When Nokia repeated its prediction that the global GSM standard could grab half of the US cellphone market, we were skeptical. Thanks to adoption by Verizon and SprintPCS networks, CDMA phones grabbed a seemingly impregnable lead in the United States. But the latest prediction from ABI Research suggests that the GSM family of standards, which includes GPRS, could overtake CDMA in a couple of years.
ABI pegs this year's numbers as 73 million CDMA handsets , or a 44 per cent share, versus 58 million, or a 35 per cent share. The latter is a dramatic increase from 11 per cent last year, thanks to AT&T Wireless moving from TDMA to GSM/GPRS.
According to the analyst company, GSM will draw level next year, 45 to 44 per cent, and nudge ahead in 2005. The share of others, which includes Nextel's iDEN will fall to 8 per cent. For the rest of the period for which ABI has made forecasts, GSM and CDMA technologies duke it out with scarcely a per centage point of difference between them.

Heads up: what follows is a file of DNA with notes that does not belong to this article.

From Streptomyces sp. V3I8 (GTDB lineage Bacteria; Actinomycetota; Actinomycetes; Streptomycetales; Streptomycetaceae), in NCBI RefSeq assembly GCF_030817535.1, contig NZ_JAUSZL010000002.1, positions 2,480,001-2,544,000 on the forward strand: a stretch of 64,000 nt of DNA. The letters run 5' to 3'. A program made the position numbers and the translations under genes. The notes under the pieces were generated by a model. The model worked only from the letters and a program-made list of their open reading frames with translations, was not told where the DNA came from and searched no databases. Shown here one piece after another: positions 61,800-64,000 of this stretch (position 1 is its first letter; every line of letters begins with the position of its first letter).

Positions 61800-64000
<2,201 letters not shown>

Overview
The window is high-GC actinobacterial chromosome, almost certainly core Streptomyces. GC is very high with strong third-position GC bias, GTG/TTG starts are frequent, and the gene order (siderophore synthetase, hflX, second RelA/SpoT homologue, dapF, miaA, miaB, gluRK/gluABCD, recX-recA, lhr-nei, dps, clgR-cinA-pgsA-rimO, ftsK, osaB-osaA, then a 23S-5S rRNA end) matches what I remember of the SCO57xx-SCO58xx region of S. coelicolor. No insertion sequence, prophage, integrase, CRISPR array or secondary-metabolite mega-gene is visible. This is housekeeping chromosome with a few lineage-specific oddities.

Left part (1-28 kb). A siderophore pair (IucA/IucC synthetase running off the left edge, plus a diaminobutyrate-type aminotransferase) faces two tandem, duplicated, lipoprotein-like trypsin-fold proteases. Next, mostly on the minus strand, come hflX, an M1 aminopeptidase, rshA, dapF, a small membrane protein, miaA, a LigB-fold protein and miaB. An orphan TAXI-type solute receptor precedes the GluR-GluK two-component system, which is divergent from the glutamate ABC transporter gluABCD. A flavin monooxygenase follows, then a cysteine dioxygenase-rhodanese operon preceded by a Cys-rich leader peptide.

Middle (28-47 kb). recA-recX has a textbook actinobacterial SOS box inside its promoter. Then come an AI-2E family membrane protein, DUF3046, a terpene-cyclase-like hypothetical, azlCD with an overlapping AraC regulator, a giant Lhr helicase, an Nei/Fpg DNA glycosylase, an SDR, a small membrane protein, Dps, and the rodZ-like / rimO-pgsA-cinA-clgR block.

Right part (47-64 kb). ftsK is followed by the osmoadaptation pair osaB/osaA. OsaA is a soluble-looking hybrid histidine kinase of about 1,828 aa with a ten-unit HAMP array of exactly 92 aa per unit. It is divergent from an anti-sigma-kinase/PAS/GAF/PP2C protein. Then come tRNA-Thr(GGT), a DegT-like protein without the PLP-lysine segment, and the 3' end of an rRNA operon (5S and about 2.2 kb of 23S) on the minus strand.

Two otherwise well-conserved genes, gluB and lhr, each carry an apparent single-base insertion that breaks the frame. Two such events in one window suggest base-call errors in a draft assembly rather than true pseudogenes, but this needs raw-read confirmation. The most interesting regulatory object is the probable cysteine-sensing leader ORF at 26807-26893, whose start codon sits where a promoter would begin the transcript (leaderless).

Overall ABI sees plenty of growth yet in the US market. It suggests subscriber numbers will grow from 165 million this year to 204 million in 2008. ®
Bootnote: Nokia has its own typically understated observation to make about the politics of cellular standards. In a brochure showcasing business applications for the Series 60 platform, dated June 2003, the very excellent Opera browser is illustrated. The choice of story is interesting: a CNET report about Congressman Issa advocating that Congress ensure that the Iraqis are free to use only the very best CDMA networks. ®